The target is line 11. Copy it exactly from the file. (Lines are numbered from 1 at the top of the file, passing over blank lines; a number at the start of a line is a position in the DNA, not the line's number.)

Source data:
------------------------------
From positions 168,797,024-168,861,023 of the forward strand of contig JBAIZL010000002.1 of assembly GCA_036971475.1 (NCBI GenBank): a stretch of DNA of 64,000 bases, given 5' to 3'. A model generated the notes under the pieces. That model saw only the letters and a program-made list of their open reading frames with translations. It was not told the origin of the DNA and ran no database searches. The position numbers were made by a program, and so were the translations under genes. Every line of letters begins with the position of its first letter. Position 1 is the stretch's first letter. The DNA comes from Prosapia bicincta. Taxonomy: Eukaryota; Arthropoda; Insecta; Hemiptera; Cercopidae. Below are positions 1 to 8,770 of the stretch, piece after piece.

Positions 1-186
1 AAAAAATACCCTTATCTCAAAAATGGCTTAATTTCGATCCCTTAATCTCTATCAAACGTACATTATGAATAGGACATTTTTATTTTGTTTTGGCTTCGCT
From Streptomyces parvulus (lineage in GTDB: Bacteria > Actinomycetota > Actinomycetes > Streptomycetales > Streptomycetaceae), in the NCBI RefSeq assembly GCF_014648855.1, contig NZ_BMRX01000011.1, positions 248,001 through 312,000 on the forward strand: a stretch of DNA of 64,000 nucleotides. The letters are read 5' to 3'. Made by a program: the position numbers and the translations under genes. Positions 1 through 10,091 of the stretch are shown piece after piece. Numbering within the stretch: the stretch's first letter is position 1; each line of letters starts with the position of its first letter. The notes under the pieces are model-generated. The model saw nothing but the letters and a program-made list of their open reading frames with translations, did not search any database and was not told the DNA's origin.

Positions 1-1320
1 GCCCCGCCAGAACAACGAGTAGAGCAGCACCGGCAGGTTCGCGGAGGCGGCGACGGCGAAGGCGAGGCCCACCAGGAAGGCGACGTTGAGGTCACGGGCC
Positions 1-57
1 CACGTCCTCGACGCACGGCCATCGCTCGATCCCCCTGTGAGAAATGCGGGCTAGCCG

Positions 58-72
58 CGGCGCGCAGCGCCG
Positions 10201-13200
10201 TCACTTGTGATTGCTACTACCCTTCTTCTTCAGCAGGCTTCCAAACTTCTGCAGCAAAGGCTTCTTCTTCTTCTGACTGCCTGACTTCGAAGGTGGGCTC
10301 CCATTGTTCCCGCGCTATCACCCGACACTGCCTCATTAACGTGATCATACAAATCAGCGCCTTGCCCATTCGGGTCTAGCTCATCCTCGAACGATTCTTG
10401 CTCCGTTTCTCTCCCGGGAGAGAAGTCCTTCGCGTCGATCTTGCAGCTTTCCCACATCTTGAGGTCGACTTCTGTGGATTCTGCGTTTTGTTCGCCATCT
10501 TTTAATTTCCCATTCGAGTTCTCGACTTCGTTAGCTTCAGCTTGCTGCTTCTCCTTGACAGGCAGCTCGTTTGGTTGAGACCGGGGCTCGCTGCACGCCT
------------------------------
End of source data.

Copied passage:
Positions 10201-13200